Garden Diary - October 2018

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Fresh Food for Food Banks

Monday, 22 October 2018

Do you support your local food bank? It's kind of easy when the local grocery story has a drop-off bin for non-perishable food like canned goods, boxed pasta, plastic jars of rice, and so on. It's fresh produce that is difficult to manage. And scarce.

In a recent entry I mentioned how some members of the Tohickon Garden Club went apple picking at Snyder Research Farm of the New Jersey Agricultural Experiment Station two and a half weeks ago.

In 1995 the Garden Writer's Association started PAR, (plant a row for the hungry.) The idea - if you have a vegetable garden, plant an extra row and donated the produce. It took five years to reach the first million pounds of donated produce. The next million was reached in only 2 years, and in the next 10 years, more than a million pounds of food was donated each year. Since 2011, nearly 2 million pounds of food has been donated each year. This is a significant contribution considering that each pound of produce can supplement 4 meals.

Today I saw something equally inspiring.

America's Grow-a-Row is on Pittstown Road, in Pittstown, New Jersey. They
do have an orchard with peach and apple trees. They also have crop fields.

And today there was a large group of non-farm worker looking people
gleaning in a field. Of course, me being me, I made a U-turn, pulled over,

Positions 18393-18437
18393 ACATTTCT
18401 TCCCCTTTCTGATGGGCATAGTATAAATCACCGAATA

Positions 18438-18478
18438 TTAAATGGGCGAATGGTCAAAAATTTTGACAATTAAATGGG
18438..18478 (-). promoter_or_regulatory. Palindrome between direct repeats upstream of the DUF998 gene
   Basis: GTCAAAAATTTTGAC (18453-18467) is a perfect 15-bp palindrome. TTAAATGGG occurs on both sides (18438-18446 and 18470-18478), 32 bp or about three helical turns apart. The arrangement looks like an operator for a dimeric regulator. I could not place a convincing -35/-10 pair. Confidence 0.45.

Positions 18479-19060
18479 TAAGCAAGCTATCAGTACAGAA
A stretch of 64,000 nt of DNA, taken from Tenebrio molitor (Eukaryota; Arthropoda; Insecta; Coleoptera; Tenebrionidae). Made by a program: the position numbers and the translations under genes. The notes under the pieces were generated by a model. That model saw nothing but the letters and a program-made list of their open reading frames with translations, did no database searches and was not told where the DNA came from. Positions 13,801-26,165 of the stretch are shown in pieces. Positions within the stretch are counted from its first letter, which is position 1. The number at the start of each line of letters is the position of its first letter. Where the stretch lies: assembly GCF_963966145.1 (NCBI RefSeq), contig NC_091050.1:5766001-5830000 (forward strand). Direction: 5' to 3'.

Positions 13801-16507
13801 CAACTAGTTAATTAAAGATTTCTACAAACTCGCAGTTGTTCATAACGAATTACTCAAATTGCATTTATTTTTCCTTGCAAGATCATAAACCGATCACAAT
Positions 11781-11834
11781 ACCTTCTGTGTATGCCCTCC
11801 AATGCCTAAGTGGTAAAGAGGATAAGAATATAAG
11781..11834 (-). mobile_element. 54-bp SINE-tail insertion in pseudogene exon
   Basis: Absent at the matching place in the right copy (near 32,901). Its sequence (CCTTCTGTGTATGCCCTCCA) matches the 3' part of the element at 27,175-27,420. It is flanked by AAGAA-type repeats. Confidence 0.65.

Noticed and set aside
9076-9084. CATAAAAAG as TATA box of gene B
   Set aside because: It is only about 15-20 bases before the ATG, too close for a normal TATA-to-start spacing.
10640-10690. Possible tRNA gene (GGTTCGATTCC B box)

got out of my car and started taking pictures. And asking questions.

They are volunteers. And today they're harvesting sweet potatoes.

Lots of sweet potatoes, if you look at this one-of-several Kraft bulk bins.

Throughout the season (mid-July through October) Grow-a-Row delivers produce every other week to food desert areas (areas where people lack access to healthy, fresh, affordable produce) in Newark, Jersey City, East Orange, Camden, Morristown, and eastern Pennsylvania to set up a Free Farm Market. There is another farm in Milford, Longmeadow Farm in Hope, and Riamede Farm in Chester, all in New Jersey. They do this with the help of volunteers from companies such as 3M, Ethicon, ExxonMobil, AT&T, Johnson and Johnson, banks, churches, schools, boy scouts, girl scouts, and more. In 2017, with the help of 9,000 volunteers they harvested 1.5 million pounds of produce.

What a good thing for all involved - growers, gleaners, and recipients alike.

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